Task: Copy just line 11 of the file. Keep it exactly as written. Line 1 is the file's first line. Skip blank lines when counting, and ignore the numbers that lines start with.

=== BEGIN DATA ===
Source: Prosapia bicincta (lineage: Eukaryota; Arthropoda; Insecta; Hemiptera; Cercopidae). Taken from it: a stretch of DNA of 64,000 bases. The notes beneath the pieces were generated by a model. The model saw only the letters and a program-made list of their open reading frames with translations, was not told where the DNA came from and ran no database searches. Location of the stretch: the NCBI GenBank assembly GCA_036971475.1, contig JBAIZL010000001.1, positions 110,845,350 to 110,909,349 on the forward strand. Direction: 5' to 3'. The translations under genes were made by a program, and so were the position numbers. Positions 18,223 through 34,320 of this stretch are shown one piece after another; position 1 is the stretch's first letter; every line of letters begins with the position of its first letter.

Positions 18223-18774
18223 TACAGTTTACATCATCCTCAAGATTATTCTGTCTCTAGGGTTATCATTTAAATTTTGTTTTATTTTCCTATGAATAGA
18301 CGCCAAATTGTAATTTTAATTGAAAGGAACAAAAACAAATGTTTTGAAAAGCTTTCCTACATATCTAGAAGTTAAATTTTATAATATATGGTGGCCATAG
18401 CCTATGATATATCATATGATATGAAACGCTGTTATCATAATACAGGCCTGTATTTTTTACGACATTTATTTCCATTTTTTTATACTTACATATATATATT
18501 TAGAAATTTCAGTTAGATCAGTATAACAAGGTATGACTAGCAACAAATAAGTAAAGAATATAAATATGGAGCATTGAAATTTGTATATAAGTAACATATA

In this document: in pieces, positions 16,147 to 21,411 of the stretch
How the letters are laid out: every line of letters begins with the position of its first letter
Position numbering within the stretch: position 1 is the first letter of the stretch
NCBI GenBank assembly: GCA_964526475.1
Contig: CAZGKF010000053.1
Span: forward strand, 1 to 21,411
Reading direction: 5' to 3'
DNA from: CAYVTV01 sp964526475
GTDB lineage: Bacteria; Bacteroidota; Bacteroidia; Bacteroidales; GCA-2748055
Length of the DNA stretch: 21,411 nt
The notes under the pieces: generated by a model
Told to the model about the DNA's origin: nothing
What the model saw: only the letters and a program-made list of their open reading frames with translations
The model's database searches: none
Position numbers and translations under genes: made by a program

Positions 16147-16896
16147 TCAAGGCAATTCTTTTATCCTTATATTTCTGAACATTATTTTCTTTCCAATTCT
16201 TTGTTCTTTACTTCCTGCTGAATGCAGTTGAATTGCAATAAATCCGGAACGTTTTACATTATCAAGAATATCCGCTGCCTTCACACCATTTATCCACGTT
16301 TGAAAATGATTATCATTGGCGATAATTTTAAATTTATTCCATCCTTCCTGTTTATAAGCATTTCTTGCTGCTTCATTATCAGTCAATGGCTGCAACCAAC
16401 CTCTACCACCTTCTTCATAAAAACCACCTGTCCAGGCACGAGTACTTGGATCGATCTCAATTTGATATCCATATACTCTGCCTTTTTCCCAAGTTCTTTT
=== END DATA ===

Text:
Contig: CAZGKF010000053.1